Auto Transport Tips: Shipping a Non-Running Vehicle

Inop 3A non-running vehicle can be a real pain to transport for some people, mainly because – you know – it’s not running. Inoperative vehicles account for a good chunk of all the vehicles shipped every single day, though of course not as many non-ops are shipped as vehicles that are fully running and operational. If you need transportation services for a vehicle that is not running, make sure you tell your auto transport representative and let them know what is going on with it. For instance, if your vehicle has a dead battery, go buy a new battery – the $50 you spend on a new battery will save you $150-$250 in non-op shipping fees. Most vehicles that do not run only need some minor maintenance or repair, which can save you a lot of money come transport time. Of course, some vehicles are just plain inoperable, so make sure you know which your vehicle is before you ship it.

Make sure to tell your auto transport company right off the bat whether or not your vehicle is running. They’ll likely ask you, and if you fill out a quote request form – like ours, for instance – you’ll likely have the option of selecting whether or not your vehicle is running. It’s a tiny yet incredibly important detail in the auto transport world, because not all carriers can transport a non-running vehicle. If a vehicle does not start or run, a winch will be required in order to load and unload it, and not all auto transportation companies have a winch attached to their truck. A winch is not standard, and while plenty of auto transportation companies use them, some don’t. They can be a hassle, weigh a lot, and generally aren’t used very often, so a lot of drivers just forego the entire thing and leave it off their truck. If your representative hires a carrier without a winch to transport your non-running vehicle, you’re going to have some problems, namely the fact that the carrier can’t load it and basically just wasted an entire trip – something they really don’t like doing.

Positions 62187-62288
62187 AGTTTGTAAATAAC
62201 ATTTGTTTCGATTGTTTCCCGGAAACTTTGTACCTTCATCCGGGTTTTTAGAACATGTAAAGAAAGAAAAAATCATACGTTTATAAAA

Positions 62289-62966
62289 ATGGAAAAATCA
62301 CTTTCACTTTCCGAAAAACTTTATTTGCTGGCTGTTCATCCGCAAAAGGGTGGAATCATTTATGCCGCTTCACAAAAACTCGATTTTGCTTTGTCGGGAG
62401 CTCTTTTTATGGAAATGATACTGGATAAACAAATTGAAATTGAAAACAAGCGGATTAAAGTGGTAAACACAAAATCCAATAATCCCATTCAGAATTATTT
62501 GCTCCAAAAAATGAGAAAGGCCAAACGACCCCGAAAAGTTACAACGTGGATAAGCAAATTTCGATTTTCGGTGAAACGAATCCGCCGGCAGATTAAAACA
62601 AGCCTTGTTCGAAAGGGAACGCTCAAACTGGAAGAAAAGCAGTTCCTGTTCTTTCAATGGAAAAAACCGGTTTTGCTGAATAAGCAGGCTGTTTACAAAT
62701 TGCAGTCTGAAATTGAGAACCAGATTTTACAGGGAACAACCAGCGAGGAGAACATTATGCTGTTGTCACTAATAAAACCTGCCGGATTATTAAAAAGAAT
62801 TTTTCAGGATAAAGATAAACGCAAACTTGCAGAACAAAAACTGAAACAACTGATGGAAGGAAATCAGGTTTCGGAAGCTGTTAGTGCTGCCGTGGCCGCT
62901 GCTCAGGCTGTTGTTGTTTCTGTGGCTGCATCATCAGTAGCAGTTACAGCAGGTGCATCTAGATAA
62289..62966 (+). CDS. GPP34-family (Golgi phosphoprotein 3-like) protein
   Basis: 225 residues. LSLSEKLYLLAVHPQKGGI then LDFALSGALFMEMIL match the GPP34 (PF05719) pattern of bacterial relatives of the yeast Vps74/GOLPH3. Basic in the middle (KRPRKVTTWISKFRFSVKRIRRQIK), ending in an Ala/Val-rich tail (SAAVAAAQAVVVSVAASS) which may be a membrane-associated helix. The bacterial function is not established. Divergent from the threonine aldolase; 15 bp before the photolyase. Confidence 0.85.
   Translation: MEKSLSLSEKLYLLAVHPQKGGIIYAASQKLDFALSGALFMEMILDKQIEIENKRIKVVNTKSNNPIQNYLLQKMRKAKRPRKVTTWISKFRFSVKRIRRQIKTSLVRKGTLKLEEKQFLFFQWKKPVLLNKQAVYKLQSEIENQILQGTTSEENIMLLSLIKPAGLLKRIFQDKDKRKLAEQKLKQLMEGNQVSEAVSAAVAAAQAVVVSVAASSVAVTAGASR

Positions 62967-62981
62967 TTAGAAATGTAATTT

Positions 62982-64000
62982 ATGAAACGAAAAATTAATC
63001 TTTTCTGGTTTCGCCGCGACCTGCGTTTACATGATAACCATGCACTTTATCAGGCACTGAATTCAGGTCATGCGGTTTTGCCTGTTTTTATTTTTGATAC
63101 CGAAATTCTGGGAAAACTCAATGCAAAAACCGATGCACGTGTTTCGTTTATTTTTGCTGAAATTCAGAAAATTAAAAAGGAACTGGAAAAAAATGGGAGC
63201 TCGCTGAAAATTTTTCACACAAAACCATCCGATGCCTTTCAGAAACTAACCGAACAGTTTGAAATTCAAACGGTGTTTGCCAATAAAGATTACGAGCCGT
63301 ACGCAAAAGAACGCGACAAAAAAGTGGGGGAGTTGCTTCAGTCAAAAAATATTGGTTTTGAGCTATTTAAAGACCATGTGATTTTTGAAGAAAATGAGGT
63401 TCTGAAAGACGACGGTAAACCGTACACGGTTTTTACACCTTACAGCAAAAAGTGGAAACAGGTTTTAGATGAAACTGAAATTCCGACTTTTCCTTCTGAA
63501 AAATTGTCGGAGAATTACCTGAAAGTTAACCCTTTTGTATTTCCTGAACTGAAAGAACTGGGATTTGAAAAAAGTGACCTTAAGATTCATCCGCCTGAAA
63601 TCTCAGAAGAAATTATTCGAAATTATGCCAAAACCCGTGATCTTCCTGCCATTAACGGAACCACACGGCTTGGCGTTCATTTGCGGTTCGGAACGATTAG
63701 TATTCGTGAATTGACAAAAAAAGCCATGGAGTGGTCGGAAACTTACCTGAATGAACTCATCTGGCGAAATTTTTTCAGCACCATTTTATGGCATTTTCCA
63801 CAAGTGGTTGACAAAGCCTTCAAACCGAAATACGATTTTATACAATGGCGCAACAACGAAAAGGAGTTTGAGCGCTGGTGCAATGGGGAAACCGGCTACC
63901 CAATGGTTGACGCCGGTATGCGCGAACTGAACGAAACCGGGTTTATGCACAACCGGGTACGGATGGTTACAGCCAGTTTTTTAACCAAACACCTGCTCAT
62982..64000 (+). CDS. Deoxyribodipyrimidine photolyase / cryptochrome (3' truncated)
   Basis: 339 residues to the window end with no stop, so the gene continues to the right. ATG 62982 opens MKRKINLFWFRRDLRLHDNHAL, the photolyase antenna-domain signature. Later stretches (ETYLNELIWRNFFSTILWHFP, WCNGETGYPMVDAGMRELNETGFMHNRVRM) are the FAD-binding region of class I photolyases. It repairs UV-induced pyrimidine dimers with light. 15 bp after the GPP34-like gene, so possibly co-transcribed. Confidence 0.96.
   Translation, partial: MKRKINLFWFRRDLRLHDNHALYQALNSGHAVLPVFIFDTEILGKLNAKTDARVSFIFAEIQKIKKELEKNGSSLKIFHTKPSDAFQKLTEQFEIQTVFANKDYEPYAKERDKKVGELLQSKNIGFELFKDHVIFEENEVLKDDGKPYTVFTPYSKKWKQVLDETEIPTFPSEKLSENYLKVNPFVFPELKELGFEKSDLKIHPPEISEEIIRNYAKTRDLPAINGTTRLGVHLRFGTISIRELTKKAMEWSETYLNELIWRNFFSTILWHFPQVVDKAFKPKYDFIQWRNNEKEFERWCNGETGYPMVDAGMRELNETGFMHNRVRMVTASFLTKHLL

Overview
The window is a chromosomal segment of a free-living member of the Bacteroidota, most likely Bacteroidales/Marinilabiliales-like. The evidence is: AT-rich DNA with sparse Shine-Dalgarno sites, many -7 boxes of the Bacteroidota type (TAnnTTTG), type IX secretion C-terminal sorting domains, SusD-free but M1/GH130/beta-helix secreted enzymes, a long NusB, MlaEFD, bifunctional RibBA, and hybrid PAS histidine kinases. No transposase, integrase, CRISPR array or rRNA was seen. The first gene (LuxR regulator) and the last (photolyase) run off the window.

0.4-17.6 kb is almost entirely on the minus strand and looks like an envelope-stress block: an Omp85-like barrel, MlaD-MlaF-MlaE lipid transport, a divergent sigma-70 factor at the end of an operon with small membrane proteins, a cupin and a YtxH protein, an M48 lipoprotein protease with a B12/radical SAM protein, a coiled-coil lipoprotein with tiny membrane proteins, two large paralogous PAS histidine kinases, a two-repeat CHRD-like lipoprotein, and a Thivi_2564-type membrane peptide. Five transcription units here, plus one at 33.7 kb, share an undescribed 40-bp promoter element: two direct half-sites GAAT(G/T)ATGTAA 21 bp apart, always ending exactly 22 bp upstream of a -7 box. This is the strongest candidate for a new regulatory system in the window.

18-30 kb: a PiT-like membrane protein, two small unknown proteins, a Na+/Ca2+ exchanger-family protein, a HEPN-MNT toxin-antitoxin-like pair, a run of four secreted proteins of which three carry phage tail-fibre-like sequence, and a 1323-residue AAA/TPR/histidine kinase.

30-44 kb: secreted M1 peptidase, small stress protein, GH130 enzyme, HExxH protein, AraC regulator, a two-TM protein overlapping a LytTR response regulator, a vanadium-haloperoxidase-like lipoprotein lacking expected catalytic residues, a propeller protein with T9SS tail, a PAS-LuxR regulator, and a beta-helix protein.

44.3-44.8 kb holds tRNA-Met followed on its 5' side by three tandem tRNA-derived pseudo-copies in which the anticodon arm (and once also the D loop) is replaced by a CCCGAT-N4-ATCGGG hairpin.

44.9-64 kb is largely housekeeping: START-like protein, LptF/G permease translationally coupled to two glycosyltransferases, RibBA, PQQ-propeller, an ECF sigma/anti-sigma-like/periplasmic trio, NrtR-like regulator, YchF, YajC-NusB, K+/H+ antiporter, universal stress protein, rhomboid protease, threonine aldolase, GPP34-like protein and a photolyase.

Knowing what’s wrong with your vehicle and telling your shipping company off the bat your vehicle is not running are two things that will save you a lot of money in the long run. Even if your vehicle isn’t running because of a problem you cannot fix right away, let your shipping company know of any damages or leaks, as they’ll be able to incorporate that information into the quote you get and make sure everything goes smoothly for you and the carrier. If you’re interested in talking with some auto transportation companies, you can get multiple free quotes e-mailed to you within about an hour by filling out our free online quote request form, and you can talk to one of our live agents by calling us toll-free at 800-930-7417 and getting free advice as well as free quotes right over the phone.

Household Goods Moving Tips to Chicago

Chicago, IL